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How can market researchers gain insights into subconscious desires using implicit methods?

Table of contents

Effective market research is able to predict consumer behavior. However, relying only on the conscious statements of consumers may lead to false conclusions. 

Consumers often do not know why they prefer one brand or product. Implicit market research methods are not affected by this deficit because they do not ask for customers’ opinions but assess underlying attitudes.

Market researchers can use implicit methods from cognitive psychology to asses subconscious preferences. Priming experiments or the IAT (Implicit Association Test) are widely used. 

Newer methods include AI association prediction, a form of subconscious bias prediction. Both can help to understand your brands’ subconscious perception and helps to select the best marketing content, eliciting the desired implicit effects.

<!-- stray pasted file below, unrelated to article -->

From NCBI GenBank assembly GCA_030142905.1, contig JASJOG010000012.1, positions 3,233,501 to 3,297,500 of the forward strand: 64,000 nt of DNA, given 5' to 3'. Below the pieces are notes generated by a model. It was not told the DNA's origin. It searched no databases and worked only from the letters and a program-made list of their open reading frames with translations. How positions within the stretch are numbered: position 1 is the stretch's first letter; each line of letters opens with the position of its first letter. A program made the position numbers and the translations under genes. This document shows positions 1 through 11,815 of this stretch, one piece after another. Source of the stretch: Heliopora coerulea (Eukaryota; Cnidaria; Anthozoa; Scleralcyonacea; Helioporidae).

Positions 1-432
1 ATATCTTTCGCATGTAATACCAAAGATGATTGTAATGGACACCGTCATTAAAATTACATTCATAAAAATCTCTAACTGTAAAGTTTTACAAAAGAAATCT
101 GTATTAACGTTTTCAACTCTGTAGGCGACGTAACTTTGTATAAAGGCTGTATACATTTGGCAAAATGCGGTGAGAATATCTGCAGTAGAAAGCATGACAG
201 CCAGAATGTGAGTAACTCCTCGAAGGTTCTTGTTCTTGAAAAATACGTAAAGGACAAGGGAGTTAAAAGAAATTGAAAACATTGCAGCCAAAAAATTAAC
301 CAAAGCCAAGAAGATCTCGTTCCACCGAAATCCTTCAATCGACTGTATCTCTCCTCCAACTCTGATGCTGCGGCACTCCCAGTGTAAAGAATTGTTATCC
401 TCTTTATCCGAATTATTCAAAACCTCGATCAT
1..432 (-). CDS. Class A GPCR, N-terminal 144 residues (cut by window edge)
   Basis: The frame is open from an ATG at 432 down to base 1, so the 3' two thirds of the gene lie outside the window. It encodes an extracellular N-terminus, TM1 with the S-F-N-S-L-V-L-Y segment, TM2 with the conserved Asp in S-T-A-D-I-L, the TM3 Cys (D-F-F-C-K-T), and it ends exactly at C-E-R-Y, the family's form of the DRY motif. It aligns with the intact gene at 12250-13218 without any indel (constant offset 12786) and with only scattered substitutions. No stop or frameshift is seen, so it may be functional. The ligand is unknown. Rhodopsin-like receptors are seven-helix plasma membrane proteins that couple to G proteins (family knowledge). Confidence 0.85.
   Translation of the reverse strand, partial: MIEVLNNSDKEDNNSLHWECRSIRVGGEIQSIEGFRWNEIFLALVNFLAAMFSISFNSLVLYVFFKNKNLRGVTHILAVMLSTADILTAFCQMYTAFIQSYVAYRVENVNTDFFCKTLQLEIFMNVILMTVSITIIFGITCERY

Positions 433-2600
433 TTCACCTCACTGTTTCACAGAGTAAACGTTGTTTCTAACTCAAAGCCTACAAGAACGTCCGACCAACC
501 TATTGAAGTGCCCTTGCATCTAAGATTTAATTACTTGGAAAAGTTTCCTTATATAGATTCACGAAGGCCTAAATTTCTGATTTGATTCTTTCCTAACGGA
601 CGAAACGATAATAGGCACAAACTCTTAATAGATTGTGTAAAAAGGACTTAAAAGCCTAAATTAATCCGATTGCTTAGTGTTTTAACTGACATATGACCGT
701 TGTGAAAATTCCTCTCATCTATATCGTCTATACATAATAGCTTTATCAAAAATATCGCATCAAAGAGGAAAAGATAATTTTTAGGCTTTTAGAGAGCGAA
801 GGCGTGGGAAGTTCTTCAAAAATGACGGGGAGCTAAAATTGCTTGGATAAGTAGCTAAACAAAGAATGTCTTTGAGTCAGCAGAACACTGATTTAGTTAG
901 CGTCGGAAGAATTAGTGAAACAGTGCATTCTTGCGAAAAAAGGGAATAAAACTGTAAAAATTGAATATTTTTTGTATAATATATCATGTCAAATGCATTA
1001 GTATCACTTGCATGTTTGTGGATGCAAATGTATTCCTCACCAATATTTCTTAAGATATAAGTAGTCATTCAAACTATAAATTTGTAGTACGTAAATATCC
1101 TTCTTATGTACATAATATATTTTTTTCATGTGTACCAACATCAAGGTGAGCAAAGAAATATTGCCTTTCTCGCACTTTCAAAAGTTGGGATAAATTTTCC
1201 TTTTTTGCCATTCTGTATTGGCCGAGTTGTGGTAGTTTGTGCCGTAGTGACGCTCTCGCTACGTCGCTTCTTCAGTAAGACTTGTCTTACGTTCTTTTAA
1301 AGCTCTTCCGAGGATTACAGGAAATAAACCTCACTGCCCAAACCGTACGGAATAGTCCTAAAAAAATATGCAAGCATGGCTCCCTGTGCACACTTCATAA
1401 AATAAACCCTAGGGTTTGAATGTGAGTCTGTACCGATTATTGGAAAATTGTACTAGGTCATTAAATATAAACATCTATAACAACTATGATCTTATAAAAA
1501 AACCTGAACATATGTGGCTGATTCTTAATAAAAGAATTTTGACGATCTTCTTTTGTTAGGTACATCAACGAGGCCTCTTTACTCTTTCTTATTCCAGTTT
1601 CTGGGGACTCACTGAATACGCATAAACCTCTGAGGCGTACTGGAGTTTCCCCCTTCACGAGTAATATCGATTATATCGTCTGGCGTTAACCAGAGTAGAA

Overall, these methods therefore often give a better understanding of the unconscious functioning of brands and content. 

In this article, we will illustrate with practical applications the boundaries of explicit questioning and the advantages of concrete, implicit methods. 

We would like to emphasize that explicit and implicit market research methods do not exclude one another but can work hand in hand.

Practice-example NIVEA make-up: The attempt to position the successful brand NIVEA in the market of decorative cosmetics failed. The implicit meaning “care” and “security” of the brand NIVEA is problematic in this market since consumers use products such as make-up in the first place to look better which is contrary to what NIVEA implicitly stands for (Scheier & Held, 2012).